Sir, I Think You’ve Had Enough
Spend enough time in a bar (on either side of the pine) and you’ll eventually hear those words. In some establishments you hear them more than others. So what happens when a patron has had too much to drink, or is being unruly, and the bartender decides it’s time for him or her to move along?
More often than not good-natured customers understand when they’ve reached (or exceeded) their limit, and after being “cut-off” head out into the night under their own steam. Sometimes it takes gentle encouragement by a staff member. In rare cases bouncers or the police must become involved. In these latter and unfortunate circumstances it is paramount that bar owners and managers ensure that their staff understand the relevant terms of the Liquor Control and Licensing Act to keep themselves, and their customers safe.
Section 46 of the Liquor Control and Licensing Act (preserved in s. 61 of the new Act) provides bar staff with authority to request a person to leave – or forbid them from entering the premises in the first place – if they believe the presence of that person in the establishment is undesirable, or the person is intoxicated.
Reaching the conclusion that a patron’s presence is “undesirable” is discretionary and Alcohol & Advocacy urges bar owners and managers to discuss with their staff what factors will make a patron’s presence undesirable in that establishment.
All bar staff in British Columbia are required to possess a Serving it Right certificate, so staff members should be able to confidently assess whether or not a patron is intoxicated based on objective factors. Bar owners and managers should ensure that staff take a uniform approach to such assessments, and that ongoing training is provided on the signs of intoxication.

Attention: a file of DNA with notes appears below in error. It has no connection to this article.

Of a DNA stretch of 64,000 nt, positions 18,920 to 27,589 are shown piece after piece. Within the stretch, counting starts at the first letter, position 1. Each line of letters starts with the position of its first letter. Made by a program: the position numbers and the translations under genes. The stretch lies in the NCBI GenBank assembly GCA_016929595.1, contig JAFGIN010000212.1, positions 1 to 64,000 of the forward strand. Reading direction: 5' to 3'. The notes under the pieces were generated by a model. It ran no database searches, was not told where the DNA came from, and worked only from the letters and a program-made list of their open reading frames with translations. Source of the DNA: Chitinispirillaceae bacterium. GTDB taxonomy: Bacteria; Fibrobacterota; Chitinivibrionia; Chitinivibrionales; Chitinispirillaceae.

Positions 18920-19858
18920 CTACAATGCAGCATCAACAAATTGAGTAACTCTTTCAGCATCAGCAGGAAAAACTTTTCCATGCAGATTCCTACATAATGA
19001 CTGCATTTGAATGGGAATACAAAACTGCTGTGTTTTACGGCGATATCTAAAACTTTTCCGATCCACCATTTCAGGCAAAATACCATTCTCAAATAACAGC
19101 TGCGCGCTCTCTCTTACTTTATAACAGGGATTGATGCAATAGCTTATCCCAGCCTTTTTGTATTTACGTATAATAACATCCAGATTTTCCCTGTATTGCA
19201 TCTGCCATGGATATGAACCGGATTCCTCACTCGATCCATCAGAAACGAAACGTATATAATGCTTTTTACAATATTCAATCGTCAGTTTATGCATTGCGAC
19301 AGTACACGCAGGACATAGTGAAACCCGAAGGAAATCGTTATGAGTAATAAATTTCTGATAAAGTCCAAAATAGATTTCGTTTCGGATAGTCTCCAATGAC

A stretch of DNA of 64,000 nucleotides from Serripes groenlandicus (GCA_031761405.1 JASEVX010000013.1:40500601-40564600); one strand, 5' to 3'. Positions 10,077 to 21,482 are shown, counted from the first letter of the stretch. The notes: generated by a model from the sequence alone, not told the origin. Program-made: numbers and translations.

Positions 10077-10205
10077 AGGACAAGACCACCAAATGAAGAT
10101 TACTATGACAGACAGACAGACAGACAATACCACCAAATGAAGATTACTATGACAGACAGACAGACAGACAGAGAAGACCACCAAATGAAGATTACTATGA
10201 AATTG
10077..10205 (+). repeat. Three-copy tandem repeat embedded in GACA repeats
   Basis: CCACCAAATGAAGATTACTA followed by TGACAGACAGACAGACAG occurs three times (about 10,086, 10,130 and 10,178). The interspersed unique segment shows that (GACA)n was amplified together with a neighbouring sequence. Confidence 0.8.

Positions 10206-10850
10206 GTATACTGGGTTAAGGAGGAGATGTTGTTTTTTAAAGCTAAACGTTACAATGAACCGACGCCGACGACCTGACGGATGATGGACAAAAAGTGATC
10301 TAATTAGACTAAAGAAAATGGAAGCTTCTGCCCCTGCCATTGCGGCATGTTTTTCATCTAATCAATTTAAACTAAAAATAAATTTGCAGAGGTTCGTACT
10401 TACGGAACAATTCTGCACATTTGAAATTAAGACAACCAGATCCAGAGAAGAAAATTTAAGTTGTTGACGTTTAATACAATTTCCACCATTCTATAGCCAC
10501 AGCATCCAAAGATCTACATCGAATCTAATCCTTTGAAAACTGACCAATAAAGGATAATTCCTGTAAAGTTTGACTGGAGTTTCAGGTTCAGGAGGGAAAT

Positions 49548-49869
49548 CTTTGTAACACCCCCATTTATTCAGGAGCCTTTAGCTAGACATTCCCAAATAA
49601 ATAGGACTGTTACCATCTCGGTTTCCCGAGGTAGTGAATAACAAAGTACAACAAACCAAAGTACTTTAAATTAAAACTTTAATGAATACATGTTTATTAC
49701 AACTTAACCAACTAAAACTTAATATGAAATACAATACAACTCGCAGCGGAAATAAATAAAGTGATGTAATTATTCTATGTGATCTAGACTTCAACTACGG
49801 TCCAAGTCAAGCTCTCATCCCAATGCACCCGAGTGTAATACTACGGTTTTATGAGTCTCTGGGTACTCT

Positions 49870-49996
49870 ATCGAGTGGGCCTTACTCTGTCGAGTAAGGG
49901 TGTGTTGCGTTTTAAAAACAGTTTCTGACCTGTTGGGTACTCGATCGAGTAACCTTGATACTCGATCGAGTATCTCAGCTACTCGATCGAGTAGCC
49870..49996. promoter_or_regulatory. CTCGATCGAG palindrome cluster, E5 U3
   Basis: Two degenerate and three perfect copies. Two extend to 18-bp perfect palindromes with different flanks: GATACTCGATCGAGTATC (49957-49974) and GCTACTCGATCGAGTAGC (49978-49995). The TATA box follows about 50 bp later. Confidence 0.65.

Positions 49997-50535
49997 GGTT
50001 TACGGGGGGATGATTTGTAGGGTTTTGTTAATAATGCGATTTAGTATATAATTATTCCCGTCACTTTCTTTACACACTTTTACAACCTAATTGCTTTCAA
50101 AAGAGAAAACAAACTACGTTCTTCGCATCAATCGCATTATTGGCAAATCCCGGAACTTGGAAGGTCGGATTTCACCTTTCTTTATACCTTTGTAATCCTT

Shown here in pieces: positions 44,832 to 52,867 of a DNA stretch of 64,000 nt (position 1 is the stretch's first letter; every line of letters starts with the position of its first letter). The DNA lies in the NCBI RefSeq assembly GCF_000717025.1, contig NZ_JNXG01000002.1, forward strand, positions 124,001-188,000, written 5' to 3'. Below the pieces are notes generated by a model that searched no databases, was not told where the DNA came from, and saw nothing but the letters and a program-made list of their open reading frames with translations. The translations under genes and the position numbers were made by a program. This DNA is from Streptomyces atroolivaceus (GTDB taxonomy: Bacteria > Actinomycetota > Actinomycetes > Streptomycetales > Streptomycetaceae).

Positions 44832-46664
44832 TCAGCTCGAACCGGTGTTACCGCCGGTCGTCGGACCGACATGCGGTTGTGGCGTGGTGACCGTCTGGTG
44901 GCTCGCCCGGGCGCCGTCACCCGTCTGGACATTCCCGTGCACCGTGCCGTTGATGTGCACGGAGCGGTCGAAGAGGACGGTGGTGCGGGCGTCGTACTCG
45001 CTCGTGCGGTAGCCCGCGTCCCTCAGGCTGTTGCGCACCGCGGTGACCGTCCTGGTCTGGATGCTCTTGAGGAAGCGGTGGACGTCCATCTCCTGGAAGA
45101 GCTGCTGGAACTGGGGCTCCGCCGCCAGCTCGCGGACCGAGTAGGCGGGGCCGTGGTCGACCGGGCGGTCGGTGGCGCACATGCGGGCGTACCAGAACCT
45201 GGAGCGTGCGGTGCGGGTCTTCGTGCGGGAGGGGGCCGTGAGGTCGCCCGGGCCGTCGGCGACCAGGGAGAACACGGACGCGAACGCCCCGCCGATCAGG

If a manager or staff member (bartender, doorman, waiter or otherwise) requests a patron to leave the establishment, and the patron fails to do so, that patron has committed an offence punishable on summary conviction (which if convicted could make them liable to a fine of not more than $10,000 or to imprisonment for a term not more than six months – but penalties that severe are very unlikely).
After being requested to leave, the patron may not return to the establishment for 24 hours.
Importantly s.46 of the Act provides express statutory authority for police to arrest a person, without warrant, who has remained in an establishment after he or she has been requested to leave. This is an important provision in the Act to ensure the safety of patrons, and a useful tool for management and staff.
Bar owners and managers should keep in mind that police officers who do not regularly respond to calls in the bar district may not be familiar with the effect of s.46 of the Act on their arrest powers. Indeed, as explained in the recent decision R. v. Jacobson, even police officers who themselves are former bouncers may not be aware of this provision. For this reason industrious bar staff should consider keeping a copy of the Act on hand for ease of reference should the situation require it.
If you or your staff have questions or concerns about the Liquor Control and Licensing Act, or how to interact with unruly or intoxicated customers, contact Dan Coles at Owen Bird.
*Alcohol & Advocacy publishes articles for information purposes only. They are not a substitute for legal advice, and persons requiring such advice should consult legal counsel.